I have abandoned the ARX in favour of a move that I remember vividly as giving me an extremely strong core, the Turkish Get Up. I am a big fan of the TGU and believe that it was the move that was responsible for giving me a set of recognizable abs for only the second time in my life. Since the first time I had to put in several months of painful crunches and denigrating moves laying in aerobics class as a University student I will take the TGU way any time! It’s not that Ab Ripper X isn’t good, in fact it is, but I find that most if not all laying / sitting ab work leaves my back sore and that is something I am not about to mess with. As I have done for the last 3 weeks, I took Thursday off since the amount of cardio stress I put on my body coaching the bootcamp is ridiculous. As an example, the only time I have been over 5.0 on the Training Effect in Firstbeat Athlete is during bootcamp. The only time I have burned more than 1000 calories, is at bootcamp and the only time my heart rate gets over 170 is during the bootcamp as I try to talk and work at the same time. So my affair with the TGU will have to wait until tonight, and even then, maybe it will get bumped to tomorrow if I opt to work out at gym tonight. I didn’t enjoy last week just doing abs so I will have to see what I can come up wit for today. I am thinking maybe 4 stations including a thruster station, dips, chin ups and push ups.
My parents are here on Monday for 2 weeks, that means probably sporadic updates at best. So I will leave you with a tidbit to think about.
Fear is a chemical reaction. It’s a systematic response to something that starts deep in your brain, floods your body and mind with chemicals and prepares you to react to your fears. It’s the basis of the fight or flight response. In order to survive, your brain will tell you to fight or escape, and your body will react instantly to that decision. But think about that logically for a second. Your body and mind get to a state of readiness without you thinking about it. But that state of readiness isn’t just an evasive reaction to fear, half of that reaction is to stand up to the fear. Your entire being stands to alert in preparation as much to fight as to run. It’s sad, then, that our own immediate reaction to fear is a socially conditioned response to flee immediately with no consideration to the thought of fighting. I face this problem on a daily basis, not only with my own fitness journey, but mostly with my athletes at the gym whose response to scary situations is almost always to quit. They may not be mature enough to understand the mechanisms but they are human and are genetically engineered to balance fear with aggression, to measure out the degree of danger they perceive and to escalate their resolve and determination to overcome that obstacle. It’s what thousands of years of survival of the fittest has brought them.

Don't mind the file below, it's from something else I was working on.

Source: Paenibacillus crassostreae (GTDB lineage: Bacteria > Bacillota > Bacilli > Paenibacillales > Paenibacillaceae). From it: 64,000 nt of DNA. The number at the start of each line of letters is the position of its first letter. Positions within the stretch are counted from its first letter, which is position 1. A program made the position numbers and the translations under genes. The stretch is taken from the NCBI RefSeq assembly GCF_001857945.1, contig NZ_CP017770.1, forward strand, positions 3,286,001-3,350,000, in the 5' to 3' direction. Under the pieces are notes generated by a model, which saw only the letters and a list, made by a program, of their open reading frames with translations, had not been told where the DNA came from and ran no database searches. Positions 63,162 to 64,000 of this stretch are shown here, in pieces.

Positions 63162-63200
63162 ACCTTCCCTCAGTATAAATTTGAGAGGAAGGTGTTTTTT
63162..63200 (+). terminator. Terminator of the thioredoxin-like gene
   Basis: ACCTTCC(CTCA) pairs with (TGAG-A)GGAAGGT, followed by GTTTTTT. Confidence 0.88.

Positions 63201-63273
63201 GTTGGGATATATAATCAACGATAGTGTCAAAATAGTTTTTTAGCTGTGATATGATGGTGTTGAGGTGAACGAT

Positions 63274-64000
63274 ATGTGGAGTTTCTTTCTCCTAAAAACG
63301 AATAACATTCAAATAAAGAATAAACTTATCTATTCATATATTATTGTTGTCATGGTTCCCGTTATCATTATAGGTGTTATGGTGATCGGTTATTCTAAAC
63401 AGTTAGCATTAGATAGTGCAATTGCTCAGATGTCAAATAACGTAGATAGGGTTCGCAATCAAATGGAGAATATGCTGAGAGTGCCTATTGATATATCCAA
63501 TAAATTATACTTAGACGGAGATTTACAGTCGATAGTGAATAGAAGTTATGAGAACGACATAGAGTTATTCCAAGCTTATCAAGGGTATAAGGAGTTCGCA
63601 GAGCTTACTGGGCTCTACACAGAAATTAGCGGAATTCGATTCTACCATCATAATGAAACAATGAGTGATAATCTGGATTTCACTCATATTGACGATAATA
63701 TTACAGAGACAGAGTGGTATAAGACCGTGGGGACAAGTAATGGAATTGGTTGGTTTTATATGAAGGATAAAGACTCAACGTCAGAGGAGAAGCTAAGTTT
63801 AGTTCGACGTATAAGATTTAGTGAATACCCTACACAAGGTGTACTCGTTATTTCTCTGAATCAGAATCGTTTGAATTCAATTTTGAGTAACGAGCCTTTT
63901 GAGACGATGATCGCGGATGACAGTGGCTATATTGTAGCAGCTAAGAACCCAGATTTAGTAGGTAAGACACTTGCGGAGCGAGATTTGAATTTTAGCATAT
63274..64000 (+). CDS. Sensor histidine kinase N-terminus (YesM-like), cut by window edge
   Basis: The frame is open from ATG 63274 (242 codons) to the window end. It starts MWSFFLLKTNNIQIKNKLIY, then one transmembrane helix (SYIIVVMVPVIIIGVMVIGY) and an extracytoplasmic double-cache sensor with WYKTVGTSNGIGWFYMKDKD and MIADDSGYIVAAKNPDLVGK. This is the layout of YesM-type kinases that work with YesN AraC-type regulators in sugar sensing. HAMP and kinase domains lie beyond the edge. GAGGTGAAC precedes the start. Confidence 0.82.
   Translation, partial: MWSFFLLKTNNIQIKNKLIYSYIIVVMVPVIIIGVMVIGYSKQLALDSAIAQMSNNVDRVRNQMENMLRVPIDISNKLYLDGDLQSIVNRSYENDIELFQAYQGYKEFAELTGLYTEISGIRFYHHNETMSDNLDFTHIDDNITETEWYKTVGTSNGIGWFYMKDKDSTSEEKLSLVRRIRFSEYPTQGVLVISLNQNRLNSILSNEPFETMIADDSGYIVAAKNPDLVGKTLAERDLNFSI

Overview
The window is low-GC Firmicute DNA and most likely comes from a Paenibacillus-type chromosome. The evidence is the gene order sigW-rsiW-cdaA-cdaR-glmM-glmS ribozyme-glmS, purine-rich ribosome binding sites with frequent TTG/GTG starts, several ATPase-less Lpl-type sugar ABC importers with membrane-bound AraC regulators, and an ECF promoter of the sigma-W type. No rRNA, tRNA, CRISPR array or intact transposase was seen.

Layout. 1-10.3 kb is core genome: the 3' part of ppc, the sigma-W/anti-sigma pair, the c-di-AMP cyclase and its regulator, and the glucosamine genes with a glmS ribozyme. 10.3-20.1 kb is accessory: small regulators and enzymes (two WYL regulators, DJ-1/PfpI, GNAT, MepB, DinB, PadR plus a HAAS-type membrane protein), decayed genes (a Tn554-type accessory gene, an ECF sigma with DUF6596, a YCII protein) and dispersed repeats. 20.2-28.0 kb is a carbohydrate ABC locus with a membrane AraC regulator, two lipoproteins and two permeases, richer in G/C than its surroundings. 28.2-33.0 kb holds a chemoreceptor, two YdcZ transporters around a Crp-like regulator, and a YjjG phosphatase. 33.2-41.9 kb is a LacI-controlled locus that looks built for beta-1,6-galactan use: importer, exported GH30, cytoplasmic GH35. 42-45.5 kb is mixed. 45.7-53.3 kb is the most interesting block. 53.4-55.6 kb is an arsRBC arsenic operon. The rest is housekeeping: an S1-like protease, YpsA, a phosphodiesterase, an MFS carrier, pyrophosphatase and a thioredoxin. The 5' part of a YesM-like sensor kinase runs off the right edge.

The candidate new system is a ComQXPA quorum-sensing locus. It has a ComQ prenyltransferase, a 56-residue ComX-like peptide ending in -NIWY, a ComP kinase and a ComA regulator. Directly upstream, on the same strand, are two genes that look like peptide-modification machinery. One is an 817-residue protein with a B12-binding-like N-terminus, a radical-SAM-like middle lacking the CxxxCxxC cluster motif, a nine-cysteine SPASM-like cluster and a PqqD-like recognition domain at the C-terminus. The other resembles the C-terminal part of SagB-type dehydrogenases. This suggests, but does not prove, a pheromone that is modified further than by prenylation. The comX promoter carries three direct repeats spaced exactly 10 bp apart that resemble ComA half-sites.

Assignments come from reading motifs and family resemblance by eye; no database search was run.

They stand there, the absolute pinnacle of human achievement, the most advanced and feared animal on the planet, the most recent, most improved and most genetically perfected organism we as humans represent and yet, they squash their killer instinct with ignorance. There is no other word for it. They are unaware of their potential, not their individual talent potential but their organic, human potential to use their base instinct to overcome their fear. It’s a fact that we as humans are designed to fight, to kill and to rise above the challenges we face. However our societal morals have taught us that those things are not acceptable behaviour and that we need to use our empathy and intelligence to measure our reactions. That’s great in the outside world, but it doesn’t translate to training, and it sure as hell doesn’t translate to that voice inside your head who tells you that “you can’t do it”.
Physical activity, high intensity compound movement physical activity requires the benefit of that systematic response to work. It relies on your fight or flight response to cause the cascade of chemicals to flood your brain and focus your mind to the task you face. Without it, you will fail. Without it, you will reinforce your conditioned response that you aren’t good enough, strong enough or skilled enough. Without it, you are no better than that person you see in the gym endlessly lifting 5lb weights, 30 reps at a time in the hope something will happen, or the person running on the treadmill trying to escape their biological need for battle one pathetic step at a time.
It’s simple to turn it all around. Some people call it aggression, some call it a competitive nature, others an A type personality. It’s not really any of those, it’s just a desire to be better today than you were yesterday. It has to come from a place of honesty and integrity but if you hold on to the idea that you will commit to improving yourself then you will discover that you will face adversity with a passion and an aggression that is appropriate and rewarding. Aggression in the physical realm is not only a benefit, it’s a requirement, and the sooner you use your aggression to squash your fear, the sooner you will discover just how much you can really achieve.
Feel the fear, face the fear and crush the fear.